Officers at the Inverness music event say they suspect the man, from Edinburgh, may have taken drugs.
A 19 year-old woman and a 20 year-old man were also hospitalised after taking “substances”.
Emergency services were called to the young man from Edinburghcollapsed in the main arena at RockNess, late last night.
He was taken to the hospital tent and stabilized before being transferred to Raigmore Hospital. But he failed to respond to treatment and died during the early hours of this morning.
Early indications are that the man may have consumed drugs and this is one of the lines of enquiry at this stage. A post mortem will be carried out to determine the cause of death.
The other festival goers remain in hospital and their condition is not life-threatening.Police and organisers have minimised the risk of controlled drugs at the festival through a range of measures, including searches and the use of drugs dogs, as well as amnesty bins.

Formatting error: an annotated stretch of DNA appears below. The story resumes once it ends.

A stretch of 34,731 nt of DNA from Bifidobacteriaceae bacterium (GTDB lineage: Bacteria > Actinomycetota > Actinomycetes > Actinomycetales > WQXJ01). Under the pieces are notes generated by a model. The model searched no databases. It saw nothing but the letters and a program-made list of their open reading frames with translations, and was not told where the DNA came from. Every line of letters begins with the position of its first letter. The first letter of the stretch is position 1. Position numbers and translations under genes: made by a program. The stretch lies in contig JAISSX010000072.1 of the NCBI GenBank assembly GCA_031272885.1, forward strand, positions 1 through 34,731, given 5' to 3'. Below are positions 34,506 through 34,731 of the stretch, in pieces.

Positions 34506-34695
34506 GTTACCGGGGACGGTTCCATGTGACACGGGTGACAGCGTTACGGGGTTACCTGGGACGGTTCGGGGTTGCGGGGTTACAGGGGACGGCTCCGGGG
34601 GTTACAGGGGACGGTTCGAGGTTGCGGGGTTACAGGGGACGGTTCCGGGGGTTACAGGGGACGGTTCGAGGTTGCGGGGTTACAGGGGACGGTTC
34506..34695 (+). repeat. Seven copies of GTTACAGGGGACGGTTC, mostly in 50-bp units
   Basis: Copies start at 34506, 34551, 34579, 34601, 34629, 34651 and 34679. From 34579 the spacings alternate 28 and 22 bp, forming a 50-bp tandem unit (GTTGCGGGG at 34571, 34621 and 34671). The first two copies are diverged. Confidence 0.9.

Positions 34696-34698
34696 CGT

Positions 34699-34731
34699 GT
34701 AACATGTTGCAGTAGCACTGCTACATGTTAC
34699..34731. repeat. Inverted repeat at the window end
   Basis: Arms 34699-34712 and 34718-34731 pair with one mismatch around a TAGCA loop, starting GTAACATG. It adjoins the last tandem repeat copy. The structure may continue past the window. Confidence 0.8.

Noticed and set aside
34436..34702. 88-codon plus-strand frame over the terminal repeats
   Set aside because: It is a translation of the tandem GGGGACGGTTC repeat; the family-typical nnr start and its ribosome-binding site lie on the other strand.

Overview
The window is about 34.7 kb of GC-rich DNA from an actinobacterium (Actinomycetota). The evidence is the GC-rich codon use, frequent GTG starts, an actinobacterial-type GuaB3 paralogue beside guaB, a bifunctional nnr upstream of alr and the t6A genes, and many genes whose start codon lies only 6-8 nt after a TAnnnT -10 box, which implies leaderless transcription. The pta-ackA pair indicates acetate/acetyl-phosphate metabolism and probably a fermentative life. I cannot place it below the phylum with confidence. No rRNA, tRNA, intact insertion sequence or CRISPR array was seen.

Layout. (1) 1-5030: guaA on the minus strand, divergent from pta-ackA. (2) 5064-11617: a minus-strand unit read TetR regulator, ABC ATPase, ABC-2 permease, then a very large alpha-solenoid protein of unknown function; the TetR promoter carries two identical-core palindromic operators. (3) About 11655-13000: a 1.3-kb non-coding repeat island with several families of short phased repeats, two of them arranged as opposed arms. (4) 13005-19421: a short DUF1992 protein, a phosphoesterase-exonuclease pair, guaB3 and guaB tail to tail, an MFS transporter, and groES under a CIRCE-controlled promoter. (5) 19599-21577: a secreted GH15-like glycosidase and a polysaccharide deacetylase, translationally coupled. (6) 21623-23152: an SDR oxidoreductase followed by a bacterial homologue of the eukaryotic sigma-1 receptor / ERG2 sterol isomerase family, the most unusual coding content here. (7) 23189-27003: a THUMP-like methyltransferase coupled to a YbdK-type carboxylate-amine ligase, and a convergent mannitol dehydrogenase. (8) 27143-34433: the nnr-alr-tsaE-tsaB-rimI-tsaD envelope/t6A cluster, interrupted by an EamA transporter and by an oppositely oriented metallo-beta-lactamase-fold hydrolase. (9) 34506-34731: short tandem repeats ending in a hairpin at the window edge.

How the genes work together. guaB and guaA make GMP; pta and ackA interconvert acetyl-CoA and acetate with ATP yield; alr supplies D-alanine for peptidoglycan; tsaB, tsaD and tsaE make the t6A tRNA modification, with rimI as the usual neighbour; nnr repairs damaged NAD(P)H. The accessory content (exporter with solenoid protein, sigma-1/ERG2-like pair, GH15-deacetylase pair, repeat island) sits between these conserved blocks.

Police are currently making enquiries into a “legal high” substance known as BENZO FURY which is believed may have been taken by those who are currently being treated in hospital.
Event Commander, Superintendent Stevie Mackay said: “Taking drugs or any medicines, which you have not been prescribed, is an extremely risky thing to do. People may think that legal highs are safe, because they are not classed as a controlled drug, but they are extremely dangerous.
“If anyone has the tablets described or any other drug, whether controlled or a “legal high”, in their possession, they are advised not to take them and to hand these in. Amnesty bins are available at the main Nesstival entrance or anyone can hand in substances to Crew 2000 at the WELFARE Tent.”
Public Health Constultant Dr Cameron Stark said: ” Our advice is simple: limit how much alcohol you drink, and don’t take non prescribed drugs. If however you have taken non prescribed drugs including “legal highs”, it is really important that you don’t combine them with alcohol. If you feel unwell or you are worried about a friend, please get immediate advice from the onsite medical team.”
Festival Organiser Jim King said “What should be very clear from this information is that legal highs does not mean safe, and customers should not go anywhere near these dangerous substances. Festival goers should heed the advice given to them by the health professionals and the police, and stay safe by avoiding drugs of any kind.”